The registered office, and the estate office were at Gresham Chambers in Lichfield Street, Wolverhampton. Subscriptions were invited for one pound shares which would yield five percent, or loan stock at four percent. The houses built would be let, and the tenants would receive any surplus profit in proportion to the rent paid. The land agent and surveyor Thomas Adams, based in Gresham Chambers in Lichfield Street, produced a catalogue to advertise the sale of the remaining building plots on the estate. The catalogue, which sold for sixpence, was available in February 1909. The catalogue also included sales details of the Paget family's other estate in Wolverhampton; Chapel Ash.

View pages from the 1909 catalogue

An advert from 1908.

Read an article about the setting up of the garden suburb, and the garden city movement

Mr. Alderman Berrington, J.P. Chairman of the Fallings Park Garden Suburb Tenants Society.


Mr. James Thompson. Vice-Chairman of the Fallings Park Garden Suburb Tenants Society.

Work Gets Underway

Work began when seven acres of land forming a triangle between Victoria Road, Cannock Road, and Bushbury Road were purchased from Sir Richard Paget on 3rd July, 1907. The project got underway when Lady Muriel Paget turned the first sod on 13th July, 1907. She was supported by her husband Sir Arthur Paget, Bart.; Sir John Dickson Poyner, Bart., M.P. and chairman of the House of Commons Select Committee on Housing; The Mayor and Mayoress of Wolverhampton, Councillor and Mrs. Baldwin Bantock; Frederick William Cook, Mayor of Dudley; Alderman Berrington, J.P.; Mr. Ernest Coley, J.P., Heath Town U.D.C.; Mr. J. W. Sankey; Mr. George H. Sankey; and many other officials. The event began with a display of Morris dancing, performed by children from the Paget estate in Somerset, followed by the turning of the first sod, and many speeches and toasts. Dances were also performed by children from two schools in Heath Town.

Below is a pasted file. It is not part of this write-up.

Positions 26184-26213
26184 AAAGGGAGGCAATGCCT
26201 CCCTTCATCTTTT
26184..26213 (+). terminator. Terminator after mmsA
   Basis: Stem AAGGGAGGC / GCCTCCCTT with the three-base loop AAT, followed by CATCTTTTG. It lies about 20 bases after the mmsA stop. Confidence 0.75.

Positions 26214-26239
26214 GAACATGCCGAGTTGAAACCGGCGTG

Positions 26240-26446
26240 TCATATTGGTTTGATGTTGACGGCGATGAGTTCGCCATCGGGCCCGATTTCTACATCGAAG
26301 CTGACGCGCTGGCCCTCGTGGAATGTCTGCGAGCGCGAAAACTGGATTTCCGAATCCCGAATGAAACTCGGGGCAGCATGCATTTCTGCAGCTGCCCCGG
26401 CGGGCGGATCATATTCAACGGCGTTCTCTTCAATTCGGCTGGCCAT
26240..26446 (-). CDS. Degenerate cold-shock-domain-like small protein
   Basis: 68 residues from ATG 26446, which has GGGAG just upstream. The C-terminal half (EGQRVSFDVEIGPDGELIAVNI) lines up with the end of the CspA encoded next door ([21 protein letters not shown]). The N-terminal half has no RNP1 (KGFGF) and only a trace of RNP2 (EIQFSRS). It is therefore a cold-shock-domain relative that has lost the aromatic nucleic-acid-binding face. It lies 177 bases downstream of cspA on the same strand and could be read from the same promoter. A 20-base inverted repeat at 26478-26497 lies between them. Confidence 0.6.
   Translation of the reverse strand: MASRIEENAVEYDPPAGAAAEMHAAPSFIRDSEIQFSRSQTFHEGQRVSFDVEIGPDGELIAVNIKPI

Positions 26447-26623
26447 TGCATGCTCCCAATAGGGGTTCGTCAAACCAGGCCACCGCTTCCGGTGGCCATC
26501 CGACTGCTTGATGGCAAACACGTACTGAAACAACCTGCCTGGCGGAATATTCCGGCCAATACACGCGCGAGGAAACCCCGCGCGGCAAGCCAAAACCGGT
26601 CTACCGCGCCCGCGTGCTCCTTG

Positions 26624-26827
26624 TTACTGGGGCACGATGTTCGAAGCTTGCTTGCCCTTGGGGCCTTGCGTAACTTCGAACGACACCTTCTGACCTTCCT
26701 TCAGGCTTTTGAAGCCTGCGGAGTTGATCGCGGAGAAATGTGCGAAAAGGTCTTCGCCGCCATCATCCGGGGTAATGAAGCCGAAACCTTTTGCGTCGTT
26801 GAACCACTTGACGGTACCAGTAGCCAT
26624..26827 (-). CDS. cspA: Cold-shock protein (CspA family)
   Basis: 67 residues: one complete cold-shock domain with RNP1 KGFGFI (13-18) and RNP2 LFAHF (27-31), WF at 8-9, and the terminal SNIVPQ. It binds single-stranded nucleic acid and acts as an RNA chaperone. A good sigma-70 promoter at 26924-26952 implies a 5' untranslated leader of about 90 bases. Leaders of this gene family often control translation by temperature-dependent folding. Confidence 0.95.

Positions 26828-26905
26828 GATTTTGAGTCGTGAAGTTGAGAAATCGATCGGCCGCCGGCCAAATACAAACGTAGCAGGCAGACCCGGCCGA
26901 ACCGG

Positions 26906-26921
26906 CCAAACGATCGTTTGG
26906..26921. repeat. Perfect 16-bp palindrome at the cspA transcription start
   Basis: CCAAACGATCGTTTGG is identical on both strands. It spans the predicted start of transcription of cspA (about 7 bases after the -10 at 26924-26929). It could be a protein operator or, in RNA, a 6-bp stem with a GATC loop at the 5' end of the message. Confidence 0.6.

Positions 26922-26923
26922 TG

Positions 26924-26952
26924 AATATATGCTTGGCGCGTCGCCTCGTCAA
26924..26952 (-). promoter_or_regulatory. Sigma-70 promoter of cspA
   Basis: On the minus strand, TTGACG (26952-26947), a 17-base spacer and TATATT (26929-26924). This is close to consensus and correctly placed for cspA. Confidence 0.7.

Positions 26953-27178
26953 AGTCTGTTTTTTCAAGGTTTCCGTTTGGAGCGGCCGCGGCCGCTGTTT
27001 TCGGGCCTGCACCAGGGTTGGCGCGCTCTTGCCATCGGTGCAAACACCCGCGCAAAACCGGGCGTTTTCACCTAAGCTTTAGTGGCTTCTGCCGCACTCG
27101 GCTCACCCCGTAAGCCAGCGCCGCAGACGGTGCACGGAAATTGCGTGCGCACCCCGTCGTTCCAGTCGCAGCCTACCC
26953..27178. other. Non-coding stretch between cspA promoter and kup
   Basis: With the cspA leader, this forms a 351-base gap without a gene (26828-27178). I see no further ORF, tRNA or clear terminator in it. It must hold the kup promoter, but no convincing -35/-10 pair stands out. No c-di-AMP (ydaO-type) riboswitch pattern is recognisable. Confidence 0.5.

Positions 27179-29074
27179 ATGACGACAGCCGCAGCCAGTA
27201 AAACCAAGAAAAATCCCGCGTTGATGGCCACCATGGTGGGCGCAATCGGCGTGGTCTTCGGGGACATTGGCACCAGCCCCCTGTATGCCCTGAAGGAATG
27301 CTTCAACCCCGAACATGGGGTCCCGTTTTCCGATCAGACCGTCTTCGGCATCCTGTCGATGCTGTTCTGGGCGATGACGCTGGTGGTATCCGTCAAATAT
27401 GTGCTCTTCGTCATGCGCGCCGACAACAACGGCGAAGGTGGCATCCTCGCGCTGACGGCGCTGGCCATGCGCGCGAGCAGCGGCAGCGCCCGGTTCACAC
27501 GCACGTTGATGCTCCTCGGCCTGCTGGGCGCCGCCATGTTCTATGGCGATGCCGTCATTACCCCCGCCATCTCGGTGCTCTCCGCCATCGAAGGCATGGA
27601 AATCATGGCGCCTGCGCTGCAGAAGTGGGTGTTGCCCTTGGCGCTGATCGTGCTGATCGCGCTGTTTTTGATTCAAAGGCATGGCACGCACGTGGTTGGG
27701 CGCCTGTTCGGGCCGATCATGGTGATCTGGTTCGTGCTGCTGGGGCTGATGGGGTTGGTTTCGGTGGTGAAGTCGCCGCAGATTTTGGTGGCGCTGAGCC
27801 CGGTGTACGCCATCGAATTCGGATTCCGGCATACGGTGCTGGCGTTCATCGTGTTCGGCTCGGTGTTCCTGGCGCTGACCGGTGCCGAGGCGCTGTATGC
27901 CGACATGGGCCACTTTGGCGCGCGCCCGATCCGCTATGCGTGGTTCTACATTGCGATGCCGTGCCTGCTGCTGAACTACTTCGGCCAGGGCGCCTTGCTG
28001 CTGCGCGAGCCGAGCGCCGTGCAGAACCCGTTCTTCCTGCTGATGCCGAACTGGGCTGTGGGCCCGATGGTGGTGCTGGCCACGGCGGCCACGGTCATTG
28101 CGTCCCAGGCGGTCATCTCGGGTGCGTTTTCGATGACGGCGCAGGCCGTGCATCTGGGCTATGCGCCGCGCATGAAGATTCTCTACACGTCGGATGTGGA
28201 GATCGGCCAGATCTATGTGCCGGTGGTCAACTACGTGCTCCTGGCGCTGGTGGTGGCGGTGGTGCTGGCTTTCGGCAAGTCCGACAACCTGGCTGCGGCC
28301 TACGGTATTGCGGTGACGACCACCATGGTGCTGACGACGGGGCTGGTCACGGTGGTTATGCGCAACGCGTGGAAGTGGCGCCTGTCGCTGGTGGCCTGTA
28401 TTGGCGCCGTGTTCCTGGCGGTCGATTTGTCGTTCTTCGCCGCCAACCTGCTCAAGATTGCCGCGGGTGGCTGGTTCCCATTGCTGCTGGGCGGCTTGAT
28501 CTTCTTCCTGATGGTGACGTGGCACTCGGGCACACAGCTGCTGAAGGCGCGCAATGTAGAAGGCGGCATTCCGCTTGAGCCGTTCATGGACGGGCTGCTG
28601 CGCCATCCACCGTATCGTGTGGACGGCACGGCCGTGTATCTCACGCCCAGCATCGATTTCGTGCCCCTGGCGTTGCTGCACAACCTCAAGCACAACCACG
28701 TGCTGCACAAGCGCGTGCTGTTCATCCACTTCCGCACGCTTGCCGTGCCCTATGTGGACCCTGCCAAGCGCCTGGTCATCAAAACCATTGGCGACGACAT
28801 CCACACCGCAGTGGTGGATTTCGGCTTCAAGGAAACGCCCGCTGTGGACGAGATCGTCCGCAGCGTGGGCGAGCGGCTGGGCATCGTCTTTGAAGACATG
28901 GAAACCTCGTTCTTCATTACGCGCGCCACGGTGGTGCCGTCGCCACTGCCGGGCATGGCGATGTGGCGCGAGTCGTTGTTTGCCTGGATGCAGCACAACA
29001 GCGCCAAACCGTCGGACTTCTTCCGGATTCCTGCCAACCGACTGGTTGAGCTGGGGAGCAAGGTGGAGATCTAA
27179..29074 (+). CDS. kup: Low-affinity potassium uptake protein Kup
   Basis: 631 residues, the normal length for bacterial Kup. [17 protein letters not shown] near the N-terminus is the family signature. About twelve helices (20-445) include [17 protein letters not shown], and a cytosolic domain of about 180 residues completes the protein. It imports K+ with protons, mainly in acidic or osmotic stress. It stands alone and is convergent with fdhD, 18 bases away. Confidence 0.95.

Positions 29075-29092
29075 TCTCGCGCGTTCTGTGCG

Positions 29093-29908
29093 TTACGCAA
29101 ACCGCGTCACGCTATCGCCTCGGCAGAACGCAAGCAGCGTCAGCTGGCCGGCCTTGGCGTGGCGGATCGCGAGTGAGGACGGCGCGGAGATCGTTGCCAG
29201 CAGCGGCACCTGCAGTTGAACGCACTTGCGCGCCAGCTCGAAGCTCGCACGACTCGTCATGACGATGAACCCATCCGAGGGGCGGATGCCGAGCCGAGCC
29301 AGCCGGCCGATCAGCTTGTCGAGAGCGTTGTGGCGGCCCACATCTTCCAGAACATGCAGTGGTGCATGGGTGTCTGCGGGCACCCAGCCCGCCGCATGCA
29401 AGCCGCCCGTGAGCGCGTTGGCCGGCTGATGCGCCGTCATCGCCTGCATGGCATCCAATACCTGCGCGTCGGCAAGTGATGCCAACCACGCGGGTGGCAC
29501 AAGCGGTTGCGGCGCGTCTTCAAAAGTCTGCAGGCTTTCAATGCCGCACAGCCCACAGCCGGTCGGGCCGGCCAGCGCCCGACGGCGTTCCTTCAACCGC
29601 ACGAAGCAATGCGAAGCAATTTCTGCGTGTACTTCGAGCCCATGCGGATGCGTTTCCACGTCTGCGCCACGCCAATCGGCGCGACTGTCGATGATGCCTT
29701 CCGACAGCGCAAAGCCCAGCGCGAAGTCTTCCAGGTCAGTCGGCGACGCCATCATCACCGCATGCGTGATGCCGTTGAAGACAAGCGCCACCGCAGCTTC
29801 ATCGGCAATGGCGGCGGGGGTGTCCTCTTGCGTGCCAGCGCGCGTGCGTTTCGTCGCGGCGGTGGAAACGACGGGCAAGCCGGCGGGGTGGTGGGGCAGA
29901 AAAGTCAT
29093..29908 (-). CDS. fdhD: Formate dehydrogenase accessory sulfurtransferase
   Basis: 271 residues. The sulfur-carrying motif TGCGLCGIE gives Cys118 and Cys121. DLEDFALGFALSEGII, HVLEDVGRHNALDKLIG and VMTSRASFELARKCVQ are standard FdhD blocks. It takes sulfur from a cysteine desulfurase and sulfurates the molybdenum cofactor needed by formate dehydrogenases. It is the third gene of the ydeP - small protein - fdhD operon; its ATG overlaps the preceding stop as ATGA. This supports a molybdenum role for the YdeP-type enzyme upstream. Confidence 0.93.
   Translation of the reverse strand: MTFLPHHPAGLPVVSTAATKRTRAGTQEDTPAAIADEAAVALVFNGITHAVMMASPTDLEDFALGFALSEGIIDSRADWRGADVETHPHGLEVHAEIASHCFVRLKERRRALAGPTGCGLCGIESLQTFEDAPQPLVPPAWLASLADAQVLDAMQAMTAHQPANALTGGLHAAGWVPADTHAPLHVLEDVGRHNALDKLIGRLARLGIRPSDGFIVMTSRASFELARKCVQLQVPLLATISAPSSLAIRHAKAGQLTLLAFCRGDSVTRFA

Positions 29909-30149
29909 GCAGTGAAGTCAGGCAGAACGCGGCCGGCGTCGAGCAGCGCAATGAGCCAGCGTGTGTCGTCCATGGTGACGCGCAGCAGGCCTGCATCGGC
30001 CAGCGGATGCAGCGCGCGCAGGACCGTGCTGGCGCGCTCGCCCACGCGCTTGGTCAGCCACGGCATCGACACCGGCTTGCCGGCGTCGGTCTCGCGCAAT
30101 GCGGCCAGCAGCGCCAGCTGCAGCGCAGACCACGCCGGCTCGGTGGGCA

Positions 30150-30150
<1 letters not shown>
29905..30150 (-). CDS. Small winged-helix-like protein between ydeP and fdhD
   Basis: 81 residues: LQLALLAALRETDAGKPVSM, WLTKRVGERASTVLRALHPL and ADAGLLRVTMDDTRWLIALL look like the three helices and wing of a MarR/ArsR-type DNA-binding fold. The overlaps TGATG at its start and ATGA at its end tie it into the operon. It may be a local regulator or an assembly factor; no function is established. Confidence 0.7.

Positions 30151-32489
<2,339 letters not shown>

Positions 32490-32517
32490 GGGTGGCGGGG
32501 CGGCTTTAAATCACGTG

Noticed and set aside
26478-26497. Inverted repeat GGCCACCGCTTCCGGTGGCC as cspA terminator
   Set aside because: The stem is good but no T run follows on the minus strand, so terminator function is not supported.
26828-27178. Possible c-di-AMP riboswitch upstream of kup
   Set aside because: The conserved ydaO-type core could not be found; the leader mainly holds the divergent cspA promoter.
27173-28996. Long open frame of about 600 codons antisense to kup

Afterwards everyone retired to tea and games in the grounds of Old Fallings Hall where a large marquee had been erected for the purpose.

The ceremony of cutting the first sod on 13th July, 1907. The three people sat at the front on the left are (from left to right): Mr. Ernest Coley, J.P., Chairman of Heath Town Urban District Council; Alderman Berrington, J.P., Chairman of the Fallings Park Garden Suburb Tenants Society; and Lady Muriel Paget holding the spade used for the cutting ceremony. Standing behind the table is Sir Arthur Paget, Bart., and seated behind the table are (from left to right): Frederick William Cook, the Mayor of Dudley; Councillor Bantock, J.P.; Sir John Dickson-Poyner, Bart.

Old Fallings Hall.

The seven-house terrace in Victoria Road, the first building in the garden suburb to be erected.

Six buildings, all of which still survive, were built along the northern side of Victoria Road on plots numbered one to twenty three. The first building, the one nearest Cannock Road, on plots one to seven was designed by A. Randall Wells. W. J. Oliver designed the next three buildings, on plots eight and nine, ten to fifteen, and sixteen and seventeen, Spier and Beavan built the next building on plots eighteen to twenty one, and Pepler and Allen designed the final building on plots twenty two and twenty three.

The houses were soon completed, and officially opened by the Lord Bishop of Lichfield, the Hon. Augustus Legge, and a host of dignitaries on 26th February, 1908. The events of the day included a conference on co-partnership on housing, at the Town Hall, during which a paper by T. C. Horsfall, M.A. was given. Three years earlier he had written a report for the Manchester and Salford Citizens' Association entitled “The improvement of the dwellings and surroundings of the people. The example of Germany.” The houses were rented at 6s.6d per week for the smaller properties, and 8s.0d per week for the larger ones. Sadly Sir Richard Paget did not live to see the opening ceremony, he died just over three weeks earlier on 3rd February, at home in Cranmore Hall, Somerset.